As for on-bill financing programs, ASE’s report cites several that have been operating in Connecticut, Massachusetts, and Rhode Island for almost two decades as well as others that have been adopted more recently in California. ASE’s report concludes by saying that “these programs continue to be refined, with changes to the balance between rebates and loans, loan terms and program design features.”

Table 2, which is excerpted with permission from ASE’s report, offers an example of how an on-bill financing arrangement might work. By combining utility incentives, an interest rate of zero on the amount financed, and the projected monthly cost savings, this hypothetical project produces a positive cash flow for the customer regardless of which of the three loan terms is selected.

For more information on these and other valuable programs that encourage the implementation of energy-efficiency measures, visit ASE’s website at www.ase.org.

Coupling Incentives With On-Bill Financing

National Grid’s On-Bill Financing (OBF) is an excellent example of a program that goes beyond traditional prescriptive incentives and helps customers overcome financial barriers. OBF is presently offered to small business customers in Massachusetts, Rhode Island, and New Hampshire. It is also offered on a limited basis to commercial and industrial (C&I) medium business and municipalities in Massachusetts. National Grid pays 40% to 70% of the project cost and the customer pays the rest over a period of one to 24 months, with the amount appearing as a line item on the customer’s electric bill. The interest rate is 0%, and the utility discounts the amount by 15% if the customer repays the loan in one month for the small business program only.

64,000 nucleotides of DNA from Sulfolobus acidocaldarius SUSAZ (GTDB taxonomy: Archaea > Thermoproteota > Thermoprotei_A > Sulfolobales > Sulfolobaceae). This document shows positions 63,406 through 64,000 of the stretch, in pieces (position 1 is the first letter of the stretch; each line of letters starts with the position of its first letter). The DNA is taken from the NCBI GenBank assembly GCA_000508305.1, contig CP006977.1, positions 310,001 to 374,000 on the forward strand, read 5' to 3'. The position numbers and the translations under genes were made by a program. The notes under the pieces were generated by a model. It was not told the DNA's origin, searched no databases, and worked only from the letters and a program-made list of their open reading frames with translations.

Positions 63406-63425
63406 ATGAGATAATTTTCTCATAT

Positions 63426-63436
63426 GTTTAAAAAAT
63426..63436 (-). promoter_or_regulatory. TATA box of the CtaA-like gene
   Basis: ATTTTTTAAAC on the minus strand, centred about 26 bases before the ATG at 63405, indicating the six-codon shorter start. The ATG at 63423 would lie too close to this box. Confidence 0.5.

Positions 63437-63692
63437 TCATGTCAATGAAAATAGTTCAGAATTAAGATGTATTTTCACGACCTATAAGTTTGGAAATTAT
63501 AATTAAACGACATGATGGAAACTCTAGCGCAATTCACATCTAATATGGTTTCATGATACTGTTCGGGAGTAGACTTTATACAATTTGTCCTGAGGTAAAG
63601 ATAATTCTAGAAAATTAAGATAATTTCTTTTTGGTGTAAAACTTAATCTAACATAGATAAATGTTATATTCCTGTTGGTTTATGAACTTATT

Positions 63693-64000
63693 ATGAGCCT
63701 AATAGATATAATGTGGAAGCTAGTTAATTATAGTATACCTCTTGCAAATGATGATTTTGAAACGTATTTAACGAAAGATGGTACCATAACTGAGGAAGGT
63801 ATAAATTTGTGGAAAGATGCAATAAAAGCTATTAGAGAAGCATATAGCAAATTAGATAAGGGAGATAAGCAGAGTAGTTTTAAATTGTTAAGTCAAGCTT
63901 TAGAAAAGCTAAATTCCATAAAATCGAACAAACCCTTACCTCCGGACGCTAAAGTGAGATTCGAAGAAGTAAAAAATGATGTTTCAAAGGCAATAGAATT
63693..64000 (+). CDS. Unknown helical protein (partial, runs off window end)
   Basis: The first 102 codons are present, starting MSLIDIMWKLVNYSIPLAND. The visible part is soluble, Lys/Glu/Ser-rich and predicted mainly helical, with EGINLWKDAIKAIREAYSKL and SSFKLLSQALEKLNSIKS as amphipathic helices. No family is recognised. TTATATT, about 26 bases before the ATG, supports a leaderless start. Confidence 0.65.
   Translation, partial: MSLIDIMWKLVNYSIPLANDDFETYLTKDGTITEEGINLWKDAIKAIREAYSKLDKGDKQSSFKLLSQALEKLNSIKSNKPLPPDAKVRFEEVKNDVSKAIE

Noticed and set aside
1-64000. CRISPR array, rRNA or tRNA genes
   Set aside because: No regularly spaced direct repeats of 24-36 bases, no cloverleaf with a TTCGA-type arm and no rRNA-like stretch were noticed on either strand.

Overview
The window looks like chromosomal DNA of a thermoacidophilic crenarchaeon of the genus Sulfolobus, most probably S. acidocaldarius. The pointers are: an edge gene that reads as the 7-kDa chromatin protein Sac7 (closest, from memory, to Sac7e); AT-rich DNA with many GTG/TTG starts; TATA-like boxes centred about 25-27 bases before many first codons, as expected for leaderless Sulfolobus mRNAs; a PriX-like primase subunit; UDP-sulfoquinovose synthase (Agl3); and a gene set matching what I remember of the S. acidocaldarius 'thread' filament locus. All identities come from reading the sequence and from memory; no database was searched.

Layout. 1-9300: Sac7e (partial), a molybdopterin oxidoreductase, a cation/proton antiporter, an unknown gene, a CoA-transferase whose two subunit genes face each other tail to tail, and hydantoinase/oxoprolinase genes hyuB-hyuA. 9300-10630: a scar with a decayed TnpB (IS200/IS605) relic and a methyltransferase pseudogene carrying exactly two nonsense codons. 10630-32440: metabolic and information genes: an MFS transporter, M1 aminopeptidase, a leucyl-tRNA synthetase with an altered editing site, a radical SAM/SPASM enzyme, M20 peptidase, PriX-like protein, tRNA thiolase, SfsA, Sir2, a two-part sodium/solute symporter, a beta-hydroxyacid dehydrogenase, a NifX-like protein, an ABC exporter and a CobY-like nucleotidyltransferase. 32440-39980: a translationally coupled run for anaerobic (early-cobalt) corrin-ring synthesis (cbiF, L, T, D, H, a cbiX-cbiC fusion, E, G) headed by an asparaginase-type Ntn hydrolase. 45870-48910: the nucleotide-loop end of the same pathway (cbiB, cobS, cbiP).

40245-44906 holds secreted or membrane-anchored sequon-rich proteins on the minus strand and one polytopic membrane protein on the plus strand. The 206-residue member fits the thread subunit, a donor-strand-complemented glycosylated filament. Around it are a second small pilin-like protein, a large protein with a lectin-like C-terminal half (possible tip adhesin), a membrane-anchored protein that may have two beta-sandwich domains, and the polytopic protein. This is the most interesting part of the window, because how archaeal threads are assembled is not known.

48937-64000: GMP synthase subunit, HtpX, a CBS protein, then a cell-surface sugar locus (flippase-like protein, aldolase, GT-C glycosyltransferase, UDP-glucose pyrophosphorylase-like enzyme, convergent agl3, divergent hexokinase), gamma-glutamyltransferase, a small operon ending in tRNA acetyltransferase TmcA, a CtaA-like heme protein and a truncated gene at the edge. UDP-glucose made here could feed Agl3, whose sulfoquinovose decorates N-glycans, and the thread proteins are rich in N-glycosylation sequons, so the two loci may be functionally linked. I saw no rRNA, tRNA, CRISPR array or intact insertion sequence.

TABLE 2. Payback and monthly payments for a hypothetical loan with three different loan terms. (Source: Dennis O’Connor, United Illuminating Company, June 2008, excerpted with permission from“Brief #3: Paying for Energy Updates through Utility Bills,” Alliance to Save Energy.)

National Grid reports that its OBF approach increases the ratio of projects signed to proposals offered. It also reduces the “sales cycle” - in fact, many projects are signed at the time the proposal is presented. Billing on the regular monthly electric bill seems to result in lower arrearages and defaults than if the customer contribution were billed separately. Offering a loan at zero interest decreases the complexity of the transaction. Finally, since the tool is financing the customer, not the meter, the utility is not required to put a lien on the property, and the transaction does not encumber the property’s next owner in any way.